Follicular lymphoma is a type of Non Hodgkin’s Lymphoma (NHL’s). It consists of 22 % of NHL’s worldwide and atleast 30 % of NHL’s in the U.S. It occurs around 50 to 60 years of age. It is rarely seen in childhood.
IPI (International Prognostic Index for NHL):
- Age more than 60 years.
- Serum lactate dehydrogenase levels elevated.
- Ann Arbor stage 3 or 4.
- Performance status ≥2 (ECOG) or ≤70 (Karnofsky).
Symptoms: Most common symptoms of presentation are new, painless lymph node enlargement. Multiple sites of Lymph node enlargement may be seen, in some cases uncommon locations such as epitrochlear lymph nodes too may be noticed. 42% of cases of Follicular Lymphoma may show involvement of the bone marrow and 4% may affect the gastrointestinal tract. Most patients do not complain of fever, night sweats or weight loss. About 50 % of patients have and IPI score of 0-1, only 10% have and IPI score of 4 or 5.
Staging evaluation for NHL:
Documentation of B symptoms
Laboratory evaluation- complete blood counts, liver function tests, uric acid, calcium, serum protein electrophoresis, serum β2 microglobulin.
CT scan of abdomen, pelvis and usually chest
Bone marrow biopsy
Diagnosis: Biopsy of the lymph node must be taken. A Hematopathologist can diagnose a Follicular Lymphoma with ease. The tumor is composed of small cleaved and large cells in varying proportions organized in a follicular pattern of growth. Confirmation of B cell immunophenotype and existence of the t (14:18) and abnormal expression of BCL 2 protein are confirmatory. Patients may be further sub classified into those with predominantly small cells, those with a mixture of small and large cells and those with predominantly large cells.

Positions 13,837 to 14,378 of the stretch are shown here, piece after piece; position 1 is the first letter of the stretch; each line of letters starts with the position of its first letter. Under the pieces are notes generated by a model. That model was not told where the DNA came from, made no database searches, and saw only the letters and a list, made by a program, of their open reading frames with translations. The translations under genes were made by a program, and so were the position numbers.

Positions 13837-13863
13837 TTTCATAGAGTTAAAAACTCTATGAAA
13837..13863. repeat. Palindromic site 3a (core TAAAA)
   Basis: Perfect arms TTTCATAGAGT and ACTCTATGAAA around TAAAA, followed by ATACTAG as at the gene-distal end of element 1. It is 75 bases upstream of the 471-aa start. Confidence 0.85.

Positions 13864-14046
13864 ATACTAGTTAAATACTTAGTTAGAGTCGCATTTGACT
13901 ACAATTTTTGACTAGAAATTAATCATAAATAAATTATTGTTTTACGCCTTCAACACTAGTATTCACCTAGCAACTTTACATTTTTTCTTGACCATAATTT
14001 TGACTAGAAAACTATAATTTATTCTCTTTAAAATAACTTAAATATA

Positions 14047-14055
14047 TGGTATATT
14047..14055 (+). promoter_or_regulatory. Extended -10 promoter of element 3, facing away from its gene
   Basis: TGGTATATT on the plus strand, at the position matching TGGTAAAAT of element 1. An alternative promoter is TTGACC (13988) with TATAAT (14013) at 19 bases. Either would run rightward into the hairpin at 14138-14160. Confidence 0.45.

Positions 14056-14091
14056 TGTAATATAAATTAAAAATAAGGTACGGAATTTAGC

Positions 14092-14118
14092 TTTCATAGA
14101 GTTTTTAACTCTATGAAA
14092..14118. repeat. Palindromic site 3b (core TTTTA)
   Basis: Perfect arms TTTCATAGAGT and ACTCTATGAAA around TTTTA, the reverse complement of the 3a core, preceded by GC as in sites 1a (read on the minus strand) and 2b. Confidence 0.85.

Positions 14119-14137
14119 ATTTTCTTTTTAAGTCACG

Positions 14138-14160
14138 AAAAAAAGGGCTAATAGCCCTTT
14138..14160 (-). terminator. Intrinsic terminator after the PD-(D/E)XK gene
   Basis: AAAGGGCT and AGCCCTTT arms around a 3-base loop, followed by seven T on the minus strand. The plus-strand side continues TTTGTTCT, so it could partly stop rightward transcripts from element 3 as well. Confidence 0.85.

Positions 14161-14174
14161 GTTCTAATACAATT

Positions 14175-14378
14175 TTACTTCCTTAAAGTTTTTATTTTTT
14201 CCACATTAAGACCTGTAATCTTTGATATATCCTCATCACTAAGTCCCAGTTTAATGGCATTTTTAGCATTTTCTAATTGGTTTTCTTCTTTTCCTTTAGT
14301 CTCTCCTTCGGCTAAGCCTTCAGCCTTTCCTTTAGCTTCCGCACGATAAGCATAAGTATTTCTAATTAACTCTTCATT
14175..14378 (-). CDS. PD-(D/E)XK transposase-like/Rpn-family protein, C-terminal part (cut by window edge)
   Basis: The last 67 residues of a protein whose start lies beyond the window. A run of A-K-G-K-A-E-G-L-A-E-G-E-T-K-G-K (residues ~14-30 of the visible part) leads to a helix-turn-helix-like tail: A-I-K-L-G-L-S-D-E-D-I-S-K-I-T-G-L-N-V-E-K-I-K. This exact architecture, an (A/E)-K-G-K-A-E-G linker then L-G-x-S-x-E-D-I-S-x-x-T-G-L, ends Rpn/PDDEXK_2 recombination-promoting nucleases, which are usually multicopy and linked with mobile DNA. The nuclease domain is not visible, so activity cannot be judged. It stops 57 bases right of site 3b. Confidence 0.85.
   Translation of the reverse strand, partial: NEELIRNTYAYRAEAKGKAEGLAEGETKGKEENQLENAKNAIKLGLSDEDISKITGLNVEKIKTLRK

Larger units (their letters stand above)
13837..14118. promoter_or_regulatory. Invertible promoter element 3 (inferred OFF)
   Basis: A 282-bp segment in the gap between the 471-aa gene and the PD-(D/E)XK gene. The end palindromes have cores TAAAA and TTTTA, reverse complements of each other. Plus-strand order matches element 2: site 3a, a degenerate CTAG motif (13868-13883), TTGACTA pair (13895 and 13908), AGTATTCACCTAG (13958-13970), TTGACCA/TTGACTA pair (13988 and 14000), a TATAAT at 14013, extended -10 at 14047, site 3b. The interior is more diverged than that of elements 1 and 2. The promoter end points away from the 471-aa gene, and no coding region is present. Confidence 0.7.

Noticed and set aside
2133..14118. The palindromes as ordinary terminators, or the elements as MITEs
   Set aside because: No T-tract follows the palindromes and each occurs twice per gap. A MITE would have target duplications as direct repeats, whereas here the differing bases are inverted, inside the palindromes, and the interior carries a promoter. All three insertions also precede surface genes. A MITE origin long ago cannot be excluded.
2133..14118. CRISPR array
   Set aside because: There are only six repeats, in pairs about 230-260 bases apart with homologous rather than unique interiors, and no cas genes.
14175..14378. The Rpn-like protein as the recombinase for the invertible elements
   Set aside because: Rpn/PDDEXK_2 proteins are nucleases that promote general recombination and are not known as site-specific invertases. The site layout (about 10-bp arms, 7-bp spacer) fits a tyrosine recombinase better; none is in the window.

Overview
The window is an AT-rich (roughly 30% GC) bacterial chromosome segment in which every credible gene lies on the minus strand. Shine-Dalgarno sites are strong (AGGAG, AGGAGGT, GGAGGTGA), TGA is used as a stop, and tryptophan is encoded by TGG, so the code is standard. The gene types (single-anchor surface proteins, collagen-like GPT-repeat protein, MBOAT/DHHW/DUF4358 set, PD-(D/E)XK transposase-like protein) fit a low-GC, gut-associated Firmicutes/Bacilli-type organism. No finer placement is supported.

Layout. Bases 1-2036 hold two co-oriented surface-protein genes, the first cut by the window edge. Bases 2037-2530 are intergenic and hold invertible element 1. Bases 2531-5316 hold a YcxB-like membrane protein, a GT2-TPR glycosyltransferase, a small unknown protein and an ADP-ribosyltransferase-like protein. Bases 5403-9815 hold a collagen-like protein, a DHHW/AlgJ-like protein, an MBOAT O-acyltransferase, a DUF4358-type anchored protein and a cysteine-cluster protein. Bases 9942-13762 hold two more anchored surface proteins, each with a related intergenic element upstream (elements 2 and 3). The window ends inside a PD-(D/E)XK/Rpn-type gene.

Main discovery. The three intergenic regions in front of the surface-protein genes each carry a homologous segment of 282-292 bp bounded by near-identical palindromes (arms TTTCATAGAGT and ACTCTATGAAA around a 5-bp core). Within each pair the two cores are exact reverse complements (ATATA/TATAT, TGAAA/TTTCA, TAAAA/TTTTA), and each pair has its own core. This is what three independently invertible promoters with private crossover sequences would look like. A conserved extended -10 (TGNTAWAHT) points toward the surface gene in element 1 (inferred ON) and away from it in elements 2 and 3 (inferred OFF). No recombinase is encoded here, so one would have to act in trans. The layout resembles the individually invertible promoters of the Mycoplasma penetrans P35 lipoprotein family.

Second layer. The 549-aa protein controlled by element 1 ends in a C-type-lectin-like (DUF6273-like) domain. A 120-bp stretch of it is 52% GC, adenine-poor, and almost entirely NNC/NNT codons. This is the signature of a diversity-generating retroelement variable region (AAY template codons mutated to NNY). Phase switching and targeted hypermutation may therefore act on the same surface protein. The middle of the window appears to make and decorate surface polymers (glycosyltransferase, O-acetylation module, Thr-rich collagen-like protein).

Treatment: It is highly responsive to chemotherapy and radiotherapy. Almost 25% of the patients may undergo spontaneous regression without any therapy. In asymptomatic cases, no initial treatment may be given; the patient must be watched carefully. This strategy can be used especially if the patient is quite old. In a patient that requires treatment, a single agent like chlorambucil or cyclophosphamide or a combination might be used. About 50 to 70 % of the cases may achieve a complete remission. Some may retain this remission for more than 10 years. Few cases may relapse in about 2 years. In case a residual Follicular Lymphoma remains, radiotherapy may prove effective. Many new therapies too have been used like fludarabine, interferon α etc. Those cases which show large cell predominance have a shorter survival rate, but on aggressive treatment the survival rate improves to a great extent. Many patients may head to development of large B cell lymphoma; there may be symptoms such as rapid growth of lymph nodes, fever, night sweats, weight loss and weakness. These patients have a poor prognosis. In some cases however, aggressive chemotherapy has been used and it has been seen than most cases regress and leave the patient with persisting Follicular lymphoma.
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